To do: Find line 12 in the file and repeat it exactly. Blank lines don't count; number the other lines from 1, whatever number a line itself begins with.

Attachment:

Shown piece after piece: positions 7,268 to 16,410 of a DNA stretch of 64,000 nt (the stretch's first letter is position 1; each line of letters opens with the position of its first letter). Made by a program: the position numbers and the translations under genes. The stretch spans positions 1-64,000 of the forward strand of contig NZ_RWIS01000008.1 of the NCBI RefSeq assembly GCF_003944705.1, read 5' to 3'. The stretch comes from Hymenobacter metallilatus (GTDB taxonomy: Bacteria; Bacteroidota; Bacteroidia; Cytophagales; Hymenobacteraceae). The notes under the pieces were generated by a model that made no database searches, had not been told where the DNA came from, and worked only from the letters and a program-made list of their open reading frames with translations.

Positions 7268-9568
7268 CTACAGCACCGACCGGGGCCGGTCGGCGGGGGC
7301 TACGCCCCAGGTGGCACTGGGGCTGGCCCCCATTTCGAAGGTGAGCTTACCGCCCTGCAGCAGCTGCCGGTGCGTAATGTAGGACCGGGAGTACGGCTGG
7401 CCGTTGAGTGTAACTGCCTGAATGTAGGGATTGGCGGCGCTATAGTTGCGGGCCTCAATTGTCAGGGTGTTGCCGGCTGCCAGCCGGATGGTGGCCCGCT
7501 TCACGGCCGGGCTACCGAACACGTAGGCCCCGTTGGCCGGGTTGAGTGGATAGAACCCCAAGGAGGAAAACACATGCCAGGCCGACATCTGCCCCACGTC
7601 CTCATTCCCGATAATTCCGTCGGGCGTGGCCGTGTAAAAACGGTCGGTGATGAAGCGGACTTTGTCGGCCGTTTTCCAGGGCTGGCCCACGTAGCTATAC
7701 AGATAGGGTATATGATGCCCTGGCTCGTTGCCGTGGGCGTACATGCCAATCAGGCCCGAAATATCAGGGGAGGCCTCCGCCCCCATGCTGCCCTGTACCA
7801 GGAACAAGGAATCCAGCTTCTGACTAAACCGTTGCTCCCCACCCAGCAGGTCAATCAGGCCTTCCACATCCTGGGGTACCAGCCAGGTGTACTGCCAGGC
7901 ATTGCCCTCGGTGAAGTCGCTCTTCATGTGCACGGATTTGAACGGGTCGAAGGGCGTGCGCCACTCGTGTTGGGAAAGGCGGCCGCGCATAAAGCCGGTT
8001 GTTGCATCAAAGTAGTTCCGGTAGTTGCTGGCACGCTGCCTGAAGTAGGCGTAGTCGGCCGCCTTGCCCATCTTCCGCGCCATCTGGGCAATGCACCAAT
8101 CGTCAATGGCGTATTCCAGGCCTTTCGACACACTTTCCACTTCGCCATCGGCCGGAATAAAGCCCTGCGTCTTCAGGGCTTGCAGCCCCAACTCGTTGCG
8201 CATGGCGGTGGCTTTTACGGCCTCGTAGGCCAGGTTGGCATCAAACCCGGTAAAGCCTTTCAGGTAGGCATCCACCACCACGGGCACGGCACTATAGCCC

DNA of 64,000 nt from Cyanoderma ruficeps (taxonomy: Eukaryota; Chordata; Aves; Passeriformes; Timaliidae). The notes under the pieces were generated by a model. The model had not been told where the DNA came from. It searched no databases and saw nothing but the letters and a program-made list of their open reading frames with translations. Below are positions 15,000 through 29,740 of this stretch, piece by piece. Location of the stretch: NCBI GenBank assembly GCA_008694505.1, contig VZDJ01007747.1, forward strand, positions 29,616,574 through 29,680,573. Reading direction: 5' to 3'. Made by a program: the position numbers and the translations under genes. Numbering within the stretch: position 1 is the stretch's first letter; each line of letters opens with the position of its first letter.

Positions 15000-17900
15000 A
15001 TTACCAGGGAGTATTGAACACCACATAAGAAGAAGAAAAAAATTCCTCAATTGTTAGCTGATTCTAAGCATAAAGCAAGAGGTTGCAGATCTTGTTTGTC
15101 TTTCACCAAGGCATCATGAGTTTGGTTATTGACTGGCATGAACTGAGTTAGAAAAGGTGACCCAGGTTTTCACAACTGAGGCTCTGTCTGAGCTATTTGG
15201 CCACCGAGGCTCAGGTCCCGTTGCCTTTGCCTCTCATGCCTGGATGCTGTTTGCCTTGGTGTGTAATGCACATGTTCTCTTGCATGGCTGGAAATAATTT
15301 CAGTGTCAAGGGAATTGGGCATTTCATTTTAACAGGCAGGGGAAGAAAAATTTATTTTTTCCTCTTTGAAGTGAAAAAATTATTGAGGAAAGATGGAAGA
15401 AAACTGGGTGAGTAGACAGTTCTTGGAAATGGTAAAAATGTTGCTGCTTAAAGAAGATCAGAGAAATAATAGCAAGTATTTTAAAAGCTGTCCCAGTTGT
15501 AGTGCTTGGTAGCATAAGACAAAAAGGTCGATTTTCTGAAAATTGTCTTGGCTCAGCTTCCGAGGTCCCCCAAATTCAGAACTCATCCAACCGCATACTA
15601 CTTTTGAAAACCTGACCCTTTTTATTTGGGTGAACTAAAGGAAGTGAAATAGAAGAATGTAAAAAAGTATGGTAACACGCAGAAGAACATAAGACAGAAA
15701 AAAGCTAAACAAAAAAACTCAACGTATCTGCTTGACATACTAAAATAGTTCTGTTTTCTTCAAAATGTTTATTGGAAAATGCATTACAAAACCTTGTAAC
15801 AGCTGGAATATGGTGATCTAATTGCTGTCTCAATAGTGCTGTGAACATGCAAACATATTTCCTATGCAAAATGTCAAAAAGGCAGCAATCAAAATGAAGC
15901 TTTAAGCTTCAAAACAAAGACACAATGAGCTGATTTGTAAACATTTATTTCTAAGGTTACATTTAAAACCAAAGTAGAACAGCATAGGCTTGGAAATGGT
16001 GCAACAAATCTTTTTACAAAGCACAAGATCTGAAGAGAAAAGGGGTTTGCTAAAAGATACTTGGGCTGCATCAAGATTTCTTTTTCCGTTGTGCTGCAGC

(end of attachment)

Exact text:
8101 CGTCAATGGCGTATTCCAGGCCTTTCGACACACTTTCCACTTCGCCATCGGCCGGAATAAAGCCCTGCGTCTTCAGGGCTTGCAGCCCCAACTCGTTGCG